New Skills

New Training: Describe Cisco SD-WAN Edge Capabilities

by Team Nuggets
New Training: Explain BGP Concepts picture: A
Published on March 2, 2021

In this 10-video skill, CBT Nuggets trainer Jeff Kish unpacks the benefits of migrating to an SD-WAN architecture and the capabilities of the framework’s edge platforms. Watch this new networking training.

Watch the full course: Cisco CCNP Implementing Cisco SD-WAN Solutions

This training includes:

  • 10 videos

  • 50 minutes of training

You’ll learn these topics in this skill:

  • Intro

  • Automated Edge Provisioning

  • Zero Trust Model

  • SLA Tracking

  • Edge Redundancy

  • Application Policy

  • Cloud OnRamp for IaaS

  • Cloud OnRamp for SaaS

  • vAnalytics

  • Review and Quiz

What is the Zero Trust Model?

The Zero Trust Model is a security strategy that aims to remove the concept of "Trust" by segmenting an organization's network architecture and ensuring that all users are authenticated and authorized to access these defined segmented aspects of an internal organization. This Zero Trust Model grew out of an identification of the security vulnerabilities in the more traditional access control model for an organization's internal network. Traditionally, once a user had access to the network, they were trusted to access any of the internal applications on that network, independent of that individual's security clearance.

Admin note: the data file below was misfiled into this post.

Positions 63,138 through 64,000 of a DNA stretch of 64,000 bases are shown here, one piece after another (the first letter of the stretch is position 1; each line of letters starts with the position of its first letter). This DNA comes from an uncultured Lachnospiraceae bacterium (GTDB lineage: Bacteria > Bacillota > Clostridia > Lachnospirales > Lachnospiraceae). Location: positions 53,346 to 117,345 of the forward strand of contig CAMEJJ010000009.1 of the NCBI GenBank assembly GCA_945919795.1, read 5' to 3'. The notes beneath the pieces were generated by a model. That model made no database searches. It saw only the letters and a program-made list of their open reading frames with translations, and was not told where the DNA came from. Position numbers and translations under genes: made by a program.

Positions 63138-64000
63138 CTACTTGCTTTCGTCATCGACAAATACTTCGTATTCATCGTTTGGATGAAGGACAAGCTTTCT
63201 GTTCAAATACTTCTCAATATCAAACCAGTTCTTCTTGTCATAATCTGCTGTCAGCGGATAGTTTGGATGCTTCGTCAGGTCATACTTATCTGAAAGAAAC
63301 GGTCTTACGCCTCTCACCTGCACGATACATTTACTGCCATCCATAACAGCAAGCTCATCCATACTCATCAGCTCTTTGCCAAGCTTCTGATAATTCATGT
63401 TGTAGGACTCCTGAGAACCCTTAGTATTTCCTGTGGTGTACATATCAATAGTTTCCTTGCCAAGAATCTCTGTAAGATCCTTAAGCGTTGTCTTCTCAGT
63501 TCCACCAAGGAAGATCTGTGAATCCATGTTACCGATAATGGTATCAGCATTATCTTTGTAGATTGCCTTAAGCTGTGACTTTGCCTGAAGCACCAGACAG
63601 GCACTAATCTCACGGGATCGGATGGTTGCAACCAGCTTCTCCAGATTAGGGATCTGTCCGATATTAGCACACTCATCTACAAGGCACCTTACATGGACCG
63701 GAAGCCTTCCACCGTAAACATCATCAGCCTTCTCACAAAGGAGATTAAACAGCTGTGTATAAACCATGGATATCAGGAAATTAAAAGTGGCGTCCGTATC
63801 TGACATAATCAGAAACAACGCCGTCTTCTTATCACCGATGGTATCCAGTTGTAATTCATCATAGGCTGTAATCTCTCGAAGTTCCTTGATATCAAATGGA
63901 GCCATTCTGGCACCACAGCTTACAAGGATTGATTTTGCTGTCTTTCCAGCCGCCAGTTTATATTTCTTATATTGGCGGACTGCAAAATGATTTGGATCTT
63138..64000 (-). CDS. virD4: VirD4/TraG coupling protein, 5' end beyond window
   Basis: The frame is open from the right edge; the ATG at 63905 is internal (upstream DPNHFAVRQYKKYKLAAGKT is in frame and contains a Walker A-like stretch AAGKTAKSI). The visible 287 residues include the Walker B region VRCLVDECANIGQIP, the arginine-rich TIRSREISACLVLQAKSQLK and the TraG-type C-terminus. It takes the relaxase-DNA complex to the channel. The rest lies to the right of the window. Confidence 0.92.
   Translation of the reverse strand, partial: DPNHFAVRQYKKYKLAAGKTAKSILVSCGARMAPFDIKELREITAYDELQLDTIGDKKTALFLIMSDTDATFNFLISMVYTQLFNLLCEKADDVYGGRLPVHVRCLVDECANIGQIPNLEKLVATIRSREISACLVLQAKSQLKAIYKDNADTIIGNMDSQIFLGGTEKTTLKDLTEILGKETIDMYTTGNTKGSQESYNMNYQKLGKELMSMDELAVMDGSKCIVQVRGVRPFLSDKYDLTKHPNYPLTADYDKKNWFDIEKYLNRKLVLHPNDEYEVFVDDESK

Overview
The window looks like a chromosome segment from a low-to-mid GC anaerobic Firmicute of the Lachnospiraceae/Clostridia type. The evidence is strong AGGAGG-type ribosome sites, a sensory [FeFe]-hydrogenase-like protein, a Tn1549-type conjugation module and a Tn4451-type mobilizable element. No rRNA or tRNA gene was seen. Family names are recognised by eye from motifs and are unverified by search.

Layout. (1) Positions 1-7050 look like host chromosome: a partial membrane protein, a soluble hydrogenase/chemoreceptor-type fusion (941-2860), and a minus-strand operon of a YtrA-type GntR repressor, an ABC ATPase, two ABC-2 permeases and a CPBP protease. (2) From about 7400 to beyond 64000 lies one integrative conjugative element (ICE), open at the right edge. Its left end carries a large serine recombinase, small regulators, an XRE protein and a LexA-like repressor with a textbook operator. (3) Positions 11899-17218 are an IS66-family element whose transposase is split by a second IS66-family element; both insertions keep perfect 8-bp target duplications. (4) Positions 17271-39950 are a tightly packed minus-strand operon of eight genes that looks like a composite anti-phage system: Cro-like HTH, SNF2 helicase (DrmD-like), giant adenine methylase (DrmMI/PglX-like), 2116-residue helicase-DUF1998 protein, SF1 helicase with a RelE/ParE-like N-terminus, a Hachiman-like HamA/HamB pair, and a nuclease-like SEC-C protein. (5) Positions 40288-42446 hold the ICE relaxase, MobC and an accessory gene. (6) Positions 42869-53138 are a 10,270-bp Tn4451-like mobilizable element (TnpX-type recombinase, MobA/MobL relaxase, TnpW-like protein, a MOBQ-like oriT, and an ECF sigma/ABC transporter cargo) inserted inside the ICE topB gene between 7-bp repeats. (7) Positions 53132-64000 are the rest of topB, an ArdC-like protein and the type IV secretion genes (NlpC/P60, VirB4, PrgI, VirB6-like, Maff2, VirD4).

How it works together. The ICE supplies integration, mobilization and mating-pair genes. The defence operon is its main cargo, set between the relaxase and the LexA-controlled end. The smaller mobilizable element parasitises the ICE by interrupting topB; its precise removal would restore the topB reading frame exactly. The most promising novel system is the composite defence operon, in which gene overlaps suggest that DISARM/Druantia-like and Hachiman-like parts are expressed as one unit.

The Zero Trust Model challenges this typical approach by defining a "protect surface." This protect surface defines the organization's most critical applications and services that possess the greatest security risk. Once the protected surface is defined, authentication and authorization segmentation are put into place, so even internal users must successfully identify themselves as authorized users prior to gaining access to this network segment.

This security architecture enhancement has provided incredible value for organizations who intend to make their sensitive data, applications, and services less vulnerable to internal or external malicious attacks.

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